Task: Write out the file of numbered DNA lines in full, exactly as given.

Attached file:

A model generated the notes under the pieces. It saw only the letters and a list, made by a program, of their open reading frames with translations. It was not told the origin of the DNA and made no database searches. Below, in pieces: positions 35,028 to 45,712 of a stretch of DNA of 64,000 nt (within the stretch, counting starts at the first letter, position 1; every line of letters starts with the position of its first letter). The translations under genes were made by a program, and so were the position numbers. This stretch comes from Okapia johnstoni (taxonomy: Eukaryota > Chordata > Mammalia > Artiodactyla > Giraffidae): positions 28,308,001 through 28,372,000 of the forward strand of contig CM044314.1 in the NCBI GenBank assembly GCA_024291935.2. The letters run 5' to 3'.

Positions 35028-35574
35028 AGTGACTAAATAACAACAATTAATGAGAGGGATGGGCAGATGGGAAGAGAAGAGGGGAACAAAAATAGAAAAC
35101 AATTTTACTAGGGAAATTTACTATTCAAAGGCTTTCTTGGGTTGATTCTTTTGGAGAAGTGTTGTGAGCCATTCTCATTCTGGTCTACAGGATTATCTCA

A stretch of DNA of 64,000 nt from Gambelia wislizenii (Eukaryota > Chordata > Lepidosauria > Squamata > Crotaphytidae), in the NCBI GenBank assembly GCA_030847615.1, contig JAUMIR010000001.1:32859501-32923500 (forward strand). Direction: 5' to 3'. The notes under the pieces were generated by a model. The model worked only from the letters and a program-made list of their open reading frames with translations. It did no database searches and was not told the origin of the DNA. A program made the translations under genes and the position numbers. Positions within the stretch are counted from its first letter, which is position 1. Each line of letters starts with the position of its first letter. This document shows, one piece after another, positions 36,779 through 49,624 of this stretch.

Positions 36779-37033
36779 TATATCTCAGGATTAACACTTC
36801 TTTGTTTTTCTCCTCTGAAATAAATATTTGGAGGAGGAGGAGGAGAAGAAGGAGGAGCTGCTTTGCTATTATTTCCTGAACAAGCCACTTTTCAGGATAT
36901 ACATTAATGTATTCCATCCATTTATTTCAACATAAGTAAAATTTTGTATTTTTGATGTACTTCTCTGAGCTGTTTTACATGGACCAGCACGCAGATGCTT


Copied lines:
A model generated the notes under the pieces. It saw only the letters and a list, made by a program, of their open reading frames with translations. It was not told the origin of the DNA and made no database searches. Below, in pieces: positions 35,028 to 45,712 of a stretch of DNA of 64,000 nt (within the stretch, counting starts at the first letter, position 1; every line of letters starts with the position of its first letter). The translations under genes were made by a program, and so were the position numbers. This stretch comes from Okapia johnstoni (taxonomy: Eukaryota > Chordata > Mammalia > Artiodactyla > Giraffidae): positions 28,308,001 through 28,372,000 of the forward strand of contig CM044314.1 in the NCBI GenBank assembly GCA_024291935.2. The letters run 5' to 3'.

Positions 35028-35574
35028 AGTGACTAAATAACAACAATTAATGAGAGGGATGGGCAGATGGGAAGAGAAGAGGGGAACAAAAATAGAAAAC
35101 AATTTTACTAGGGAAATTTACTATTCAAAGGCTTTCTTGGGTTGATTCTTTTGGAGAAGTGTTGTGAGCCATTCTCATTCTGGTCTACAGGATTATCTCA

A stretch of DNA of 64,000 nt from Gambelia wislizenii (Eukaryota > Chordata > Lepidosauria > Squamata > Crotaphytidae), in the NCBI GenBank assembly GCA_030847615.1, contig JAUMIR010000001.1:32859501-32923500 (forward strand). Direction: 5' to 3'. The notes under the pieces were generated by a model. The model worked only from the letters and a program-made list of their open reading frames with translations. It did no database searches and was not told the origin of the DNA. A program made the translations under genes and the position numbers. Positions within the stretch are counted from its first letter, which is position 1. Each line of letters starts with the position of its first letter. This document shows, one piece after another, positions 36,779 through 49,624 of this stretch.

Positions 36779-37033
36779 TATATCTCAGGATTAACACTTC
36801 TTTGTTTTTCTCCTCTGAAATAAATATTTGGAGGAGGAGGAGGAGAAGAAGGAGGAGCTGCTTTGCTATTATTTCCTGAACAAGCCACTTTTCAGGATAT
36901 ACATTAATGTATTCCATCCATTTATTTCAACATAAGTAAAATTTTGTATTTTTGATGTACTTCTCTGAGCTGTTTTACATGGACCAGCACGCAGATGCTT